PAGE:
Common Causes of Low Water Pressure

Posted by on Jan 28, 2015 in Water | 0 comments

Having low water pressure in the house can be a real pain. For one thing, you can’t take a really brisk shower to wake you up in the morning if your water is sleepy. For another, it will take forever to fill up your washing machine. Before calling in a plumber, though, find out what is causing it. It may be easily fixed.

Clogged Aerators

If water pressure is low in some areas but not others, the faucet itself may be clogged by debris. You can check this by unscrewing the aerator (it’s the “cap” at the end of the nozzle that has a fine screen across). If the water flow improves without the aerator, it is probably clogged. You can unclog it by soaking it in a little water and vinegar to loosen it up. If that doesn’t work, replace it with new ones.

Water Heater Problems

If your water pressure is low only when using just hot water, your water heater may be the problem. Check if the valve leading to the house is fully open. If it is, your water heater may need cleaning. You’ll need a plumber to check it.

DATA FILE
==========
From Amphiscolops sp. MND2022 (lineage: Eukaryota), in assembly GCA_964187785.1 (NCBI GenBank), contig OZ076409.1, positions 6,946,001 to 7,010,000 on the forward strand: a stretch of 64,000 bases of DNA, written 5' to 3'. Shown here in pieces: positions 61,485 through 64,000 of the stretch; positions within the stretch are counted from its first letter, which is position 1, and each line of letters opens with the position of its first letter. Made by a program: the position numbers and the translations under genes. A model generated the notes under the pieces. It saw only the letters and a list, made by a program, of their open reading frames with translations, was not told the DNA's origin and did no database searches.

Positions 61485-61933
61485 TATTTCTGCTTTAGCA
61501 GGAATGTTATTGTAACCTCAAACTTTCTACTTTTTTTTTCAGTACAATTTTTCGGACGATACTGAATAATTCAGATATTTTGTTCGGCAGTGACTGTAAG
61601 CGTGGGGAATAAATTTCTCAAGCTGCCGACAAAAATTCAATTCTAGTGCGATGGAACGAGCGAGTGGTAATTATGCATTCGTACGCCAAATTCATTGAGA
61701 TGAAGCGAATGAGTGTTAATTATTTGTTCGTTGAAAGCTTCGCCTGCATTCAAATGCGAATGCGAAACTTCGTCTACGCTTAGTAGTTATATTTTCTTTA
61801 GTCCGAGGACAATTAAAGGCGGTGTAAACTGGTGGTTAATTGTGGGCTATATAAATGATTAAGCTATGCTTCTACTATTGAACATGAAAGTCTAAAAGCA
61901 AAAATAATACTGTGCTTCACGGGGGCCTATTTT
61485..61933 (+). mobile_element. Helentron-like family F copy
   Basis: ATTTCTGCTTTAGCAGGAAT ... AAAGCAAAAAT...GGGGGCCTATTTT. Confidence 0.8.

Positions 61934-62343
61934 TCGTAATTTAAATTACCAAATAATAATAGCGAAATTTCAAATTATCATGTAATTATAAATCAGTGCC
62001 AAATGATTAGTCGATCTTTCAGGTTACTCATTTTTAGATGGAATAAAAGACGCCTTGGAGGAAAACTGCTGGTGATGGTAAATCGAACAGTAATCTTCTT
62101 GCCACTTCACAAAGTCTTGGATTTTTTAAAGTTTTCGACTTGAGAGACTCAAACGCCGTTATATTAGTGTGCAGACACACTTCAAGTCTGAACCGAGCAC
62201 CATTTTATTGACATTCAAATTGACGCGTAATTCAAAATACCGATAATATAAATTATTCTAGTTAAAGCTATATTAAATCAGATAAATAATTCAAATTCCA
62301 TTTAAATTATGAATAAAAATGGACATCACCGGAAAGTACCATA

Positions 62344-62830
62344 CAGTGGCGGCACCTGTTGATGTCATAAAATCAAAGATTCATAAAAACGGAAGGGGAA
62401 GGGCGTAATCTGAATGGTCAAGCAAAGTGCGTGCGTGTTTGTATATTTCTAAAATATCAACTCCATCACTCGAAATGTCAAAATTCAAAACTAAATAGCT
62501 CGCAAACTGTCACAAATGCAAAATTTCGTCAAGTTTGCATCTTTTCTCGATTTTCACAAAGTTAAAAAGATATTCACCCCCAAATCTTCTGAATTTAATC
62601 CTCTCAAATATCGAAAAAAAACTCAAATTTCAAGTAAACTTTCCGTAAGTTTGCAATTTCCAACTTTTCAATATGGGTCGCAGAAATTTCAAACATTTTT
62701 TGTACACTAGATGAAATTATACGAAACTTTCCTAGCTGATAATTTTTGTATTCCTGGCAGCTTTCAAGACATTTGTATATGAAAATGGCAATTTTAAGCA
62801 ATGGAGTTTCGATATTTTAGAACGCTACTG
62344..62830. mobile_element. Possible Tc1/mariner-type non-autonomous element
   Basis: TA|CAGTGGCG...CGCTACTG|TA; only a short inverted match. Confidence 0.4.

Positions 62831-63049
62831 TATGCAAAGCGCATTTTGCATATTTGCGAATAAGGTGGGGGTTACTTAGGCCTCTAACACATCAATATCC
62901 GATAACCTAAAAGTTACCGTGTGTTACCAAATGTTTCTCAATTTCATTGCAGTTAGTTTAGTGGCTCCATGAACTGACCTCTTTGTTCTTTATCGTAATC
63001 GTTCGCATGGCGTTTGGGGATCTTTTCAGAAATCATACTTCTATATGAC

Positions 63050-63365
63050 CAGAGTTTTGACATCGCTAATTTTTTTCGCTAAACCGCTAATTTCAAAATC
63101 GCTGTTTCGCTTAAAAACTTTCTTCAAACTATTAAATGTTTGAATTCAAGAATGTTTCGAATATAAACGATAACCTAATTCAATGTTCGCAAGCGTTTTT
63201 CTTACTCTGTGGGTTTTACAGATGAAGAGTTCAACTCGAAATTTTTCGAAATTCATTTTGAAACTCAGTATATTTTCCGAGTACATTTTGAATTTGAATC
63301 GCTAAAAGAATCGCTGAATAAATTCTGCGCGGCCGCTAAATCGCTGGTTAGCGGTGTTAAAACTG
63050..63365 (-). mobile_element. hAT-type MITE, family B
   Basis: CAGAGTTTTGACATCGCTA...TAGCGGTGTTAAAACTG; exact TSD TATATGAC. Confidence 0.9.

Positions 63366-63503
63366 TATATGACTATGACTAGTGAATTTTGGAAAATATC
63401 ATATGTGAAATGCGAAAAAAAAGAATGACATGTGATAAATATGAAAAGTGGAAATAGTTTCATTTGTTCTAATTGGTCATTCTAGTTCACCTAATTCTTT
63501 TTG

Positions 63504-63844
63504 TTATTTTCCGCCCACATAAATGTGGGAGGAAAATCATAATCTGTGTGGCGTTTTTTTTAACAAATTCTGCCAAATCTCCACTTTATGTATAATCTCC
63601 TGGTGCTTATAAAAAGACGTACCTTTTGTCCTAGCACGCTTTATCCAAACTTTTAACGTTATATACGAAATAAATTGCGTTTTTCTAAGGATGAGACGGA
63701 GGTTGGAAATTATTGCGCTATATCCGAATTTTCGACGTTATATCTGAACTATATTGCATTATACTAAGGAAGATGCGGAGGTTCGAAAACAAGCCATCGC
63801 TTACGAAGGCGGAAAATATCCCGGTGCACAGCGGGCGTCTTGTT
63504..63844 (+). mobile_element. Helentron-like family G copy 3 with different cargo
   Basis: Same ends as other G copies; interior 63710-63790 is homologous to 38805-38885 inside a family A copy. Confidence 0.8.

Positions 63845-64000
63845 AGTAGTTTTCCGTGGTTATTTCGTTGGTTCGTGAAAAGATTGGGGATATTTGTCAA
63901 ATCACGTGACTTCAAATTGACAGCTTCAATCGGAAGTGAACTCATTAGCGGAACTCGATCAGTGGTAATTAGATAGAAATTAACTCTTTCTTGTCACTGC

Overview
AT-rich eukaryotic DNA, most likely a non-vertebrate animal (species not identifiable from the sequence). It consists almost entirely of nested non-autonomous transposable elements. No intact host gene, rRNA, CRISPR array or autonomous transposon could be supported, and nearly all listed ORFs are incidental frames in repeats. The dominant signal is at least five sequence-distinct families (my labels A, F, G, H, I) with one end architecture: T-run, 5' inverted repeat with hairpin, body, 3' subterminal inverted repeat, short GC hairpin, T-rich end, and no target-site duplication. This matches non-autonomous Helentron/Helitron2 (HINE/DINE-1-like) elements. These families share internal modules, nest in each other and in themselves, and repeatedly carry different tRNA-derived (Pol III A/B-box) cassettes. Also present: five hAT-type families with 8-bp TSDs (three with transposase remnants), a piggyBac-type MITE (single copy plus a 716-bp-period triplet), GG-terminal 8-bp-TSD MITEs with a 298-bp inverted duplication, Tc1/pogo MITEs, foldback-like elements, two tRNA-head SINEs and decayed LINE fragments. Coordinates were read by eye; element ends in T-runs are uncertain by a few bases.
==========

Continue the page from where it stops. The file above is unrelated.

The most common source of leaks in the toilet, and it doesn’t have to be a leaky pipe (which you will notice almost immediately anyway and it is easy to fix). A defective water filling valve, flapper or float can keep water running continuously through the water tank. If you listen closely, you should hear it. You can also check by putting in a couple of drops of food dye in the tank and see if it leaks into the bowl. If it does, trace which component is causing it and replace that.

If it is not the toilet, it could be a busted pipe. This can be a big problem if it is in hard-to-reach areas such as under the house or in the walls. If you see water spots or notice water in areas where there shouldn’t be, call a plumber to look for it and fix it.

Mineral Buildup in Pipes

Unless your house is new or the pipes have just been replaced, chances are your pipes have mineral buildup, especially if you live in an area where the water is “hard” such as Texas. Mineral deposits can lead to funny tasting water, yellowish clothing, and clogged pipes. A plumber will know what to do, but you may want to consider filtering the water that comes into your whole house to prevent the same problem in the future.

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